increasingly competitive markets Cohen(1995) proposed using Master HouseQuality for planning product variety Suh(1990) viewed product variety asthe proper selection of design parameters that satisfy variant functional re-quirements Ulrich(1995)examined the relationships between product archtecture and product variety, component standardization, modularity, andproduct development Erens(1996)developed product variety under functional, technology, and physical domains Fujita and Ishii(1997)formulated thetask structure of product variety design, and Martin and Ishii(1996, 1997,2002) proposed DFV (Design for Variety), which is a series of methodologieswith quantifying indices for reducing the influence of product variety onproduct life-cycle cost, and thus helping design teams to develop decoupledproduct architectures These studies have established a basis for product varity management However, many investigations have agreed that the key toefficiently designing and delivering multiple products is developing a goodproduct architecture(Meyer 1993, Sawhneyadvantages of developing product architecture is that it enables a company tooffer two or more products that are highly differentiated yet share a substantial fraction of their components The collection of components shared by theseproducts is called a product platform(Ulrich&z Eppinger 2000)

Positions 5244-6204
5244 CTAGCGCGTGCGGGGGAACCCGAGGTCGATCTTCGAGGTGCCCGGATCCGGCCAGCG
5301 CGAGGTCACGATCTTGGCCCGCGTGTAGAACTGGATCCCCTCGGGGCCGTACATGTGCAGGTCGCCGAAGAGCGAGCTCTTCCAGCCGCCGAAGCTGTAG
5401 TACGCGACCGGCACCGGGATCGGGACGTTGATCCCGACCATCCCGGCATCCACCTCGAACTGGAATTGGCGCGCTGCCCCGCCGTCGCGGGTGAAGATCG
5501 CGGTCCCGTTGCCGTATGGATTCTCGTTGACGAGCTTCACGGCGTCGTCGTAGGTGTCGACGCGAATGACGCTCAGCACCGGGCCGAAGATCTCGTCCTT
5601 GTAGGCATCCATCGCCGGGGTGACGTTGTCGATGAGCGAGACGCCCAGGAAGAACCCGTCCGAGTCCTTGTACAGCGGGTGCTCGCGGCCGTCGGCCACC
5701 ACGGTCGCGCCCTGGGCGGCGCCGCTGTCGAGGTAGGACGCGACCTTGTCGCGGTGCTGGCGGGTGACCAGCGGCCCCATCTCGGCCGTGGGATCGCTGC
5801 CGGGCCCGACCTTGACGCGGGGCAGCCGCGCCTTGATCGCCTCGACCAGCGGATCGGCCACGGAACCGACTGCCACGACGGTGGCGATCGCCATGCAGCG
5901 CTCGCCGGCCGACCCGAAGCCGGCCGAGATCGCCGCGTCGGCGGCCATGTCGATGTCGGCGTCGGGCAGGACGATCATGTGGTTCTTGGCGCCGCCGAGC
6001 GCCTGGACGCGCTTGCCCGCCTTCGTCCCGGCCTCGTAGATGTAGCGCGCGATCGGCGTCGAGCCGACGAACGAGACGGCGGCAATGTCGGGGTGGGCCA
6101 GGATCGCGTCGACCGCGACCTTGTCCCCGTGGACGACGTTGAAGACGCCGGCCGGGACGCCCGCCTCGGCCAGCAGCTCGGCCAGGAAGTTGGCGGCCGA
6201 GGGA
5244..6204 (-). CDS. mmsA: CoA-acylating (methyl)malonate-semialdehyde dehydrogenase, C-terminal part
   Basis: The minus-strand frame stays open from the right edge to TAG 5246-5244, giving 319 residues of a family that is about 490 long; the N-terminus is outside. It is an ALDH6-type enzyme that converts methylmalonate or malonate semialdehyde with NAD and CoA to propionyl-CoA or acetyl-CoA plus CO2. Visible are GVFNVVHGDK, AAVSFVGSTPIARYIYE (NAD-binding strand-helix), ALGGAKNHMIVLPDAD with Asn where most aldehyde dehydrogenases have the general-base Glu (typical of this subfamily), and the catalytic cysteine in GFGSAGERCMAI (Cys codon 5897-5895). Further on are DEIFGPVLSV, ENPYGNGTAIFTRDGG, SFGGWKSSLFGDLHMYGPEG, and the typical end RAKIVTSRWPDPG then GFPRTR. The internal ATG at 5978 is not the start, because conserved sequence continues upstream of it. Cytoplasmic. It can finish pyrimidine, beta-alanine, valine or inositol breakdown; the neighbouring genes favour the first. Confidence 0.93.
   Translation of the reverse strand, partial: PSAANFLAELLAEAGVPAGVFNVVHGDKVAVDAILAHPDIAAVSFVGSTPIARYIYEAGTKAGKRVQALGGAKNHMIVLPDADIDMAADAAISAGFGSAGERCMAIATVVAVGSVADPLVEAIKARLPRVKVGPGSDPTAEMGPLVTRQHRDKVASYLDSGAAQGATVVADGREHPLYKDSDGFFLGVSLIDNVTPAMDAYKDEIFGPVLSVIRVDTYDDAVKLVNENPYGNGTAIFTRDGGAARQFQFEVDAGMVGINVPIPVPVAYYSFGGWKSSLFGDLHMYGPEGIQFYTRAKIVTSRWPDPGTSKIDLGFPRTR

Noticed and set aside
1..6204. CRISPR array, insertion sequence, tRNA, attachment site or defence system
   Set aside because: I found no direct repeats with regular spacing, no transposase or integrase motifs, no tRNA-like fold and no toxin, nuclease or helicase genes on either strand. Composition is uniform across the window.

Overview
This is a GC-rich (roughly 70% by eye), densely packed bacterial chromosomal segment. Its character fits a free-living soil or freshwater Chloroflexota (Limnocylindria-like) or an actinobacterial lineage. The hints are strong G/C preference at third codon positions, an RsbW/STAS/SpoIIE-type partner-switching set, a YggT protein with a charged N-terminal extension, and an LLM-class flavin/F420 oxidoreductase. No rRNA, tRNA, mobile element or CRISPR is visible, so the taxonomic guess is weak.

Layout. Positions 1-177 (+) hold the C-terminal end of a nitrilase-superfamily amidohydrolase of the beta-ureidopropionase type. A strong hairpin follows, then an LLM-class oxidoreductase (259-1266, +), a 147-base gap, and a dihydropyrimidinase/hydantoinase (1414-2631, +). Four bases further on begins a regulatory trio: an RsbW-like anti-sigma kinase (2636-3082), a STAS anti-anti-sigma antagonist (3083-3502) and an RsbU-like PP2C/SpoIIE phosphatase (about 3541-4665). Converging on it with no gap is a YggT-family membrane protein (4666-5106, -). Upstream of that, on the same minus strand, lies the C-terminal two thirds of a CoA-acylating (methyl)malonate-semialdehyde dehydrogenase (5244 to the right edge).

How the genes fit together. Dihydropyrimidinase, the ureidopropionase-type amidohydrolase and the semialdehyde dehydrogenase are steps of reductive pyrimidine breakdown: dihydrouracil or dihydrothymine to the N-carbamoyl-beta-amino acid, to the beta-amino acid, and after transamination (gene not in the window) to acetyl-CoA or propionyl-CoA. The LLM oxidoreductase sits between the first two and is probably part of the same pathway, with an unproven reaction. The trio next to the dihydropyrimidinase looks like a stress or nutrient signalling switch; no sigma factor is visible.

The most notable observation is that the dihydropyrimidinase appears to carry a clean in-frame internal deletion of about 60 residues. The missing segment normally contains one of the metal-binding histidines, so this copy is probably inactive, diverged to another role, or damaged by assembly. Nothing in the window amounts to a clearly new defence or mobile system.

Erens(1996)defined a product platform as"An architecture concept of compromising interface definitions and key-components, addressing a market and being a base forderiving different product families Robertson and Ulrich(1998)proposed amethod of balancing distinctiveness with commonality within product architecture through identifying the importance of various factors going into thistradeoff Fujita et al,(1998, 1999)utilized optimization techniques to identifthe optimum architecture of a module combination across products in a familyof aircraft Moreover, Yu et al ,(1998)defined product family architecturebased on customer needs by using the target value of product features for calculating probability distributions Additionally, Simpson, et al,(1999)used theProduct Platform Concept Exploration Method(PPCEM) to design a commonproduct platform This platform uses the market segmentation grid to helpidentify suitable scale factors of the platform that are"scaled"or"stretched"tosatisfy various requirementAlthough most studies focus on optimizing product structure, some studienoticed that investigating the physical arrangement and interactionamong components is the key for stable product architecture For example, thecomponent-based DSM(design structural matrix) method has been applied to

timize variant Product Design Based on Component Interaction graNote: Grayed cells indicate the inter-chunk interactionsTable 4

Incidence matrix after appropriate rearranging the orderLevelLevel 3imponentConstraint口 ModuleFigure 4 Hierarchical graph of component interaction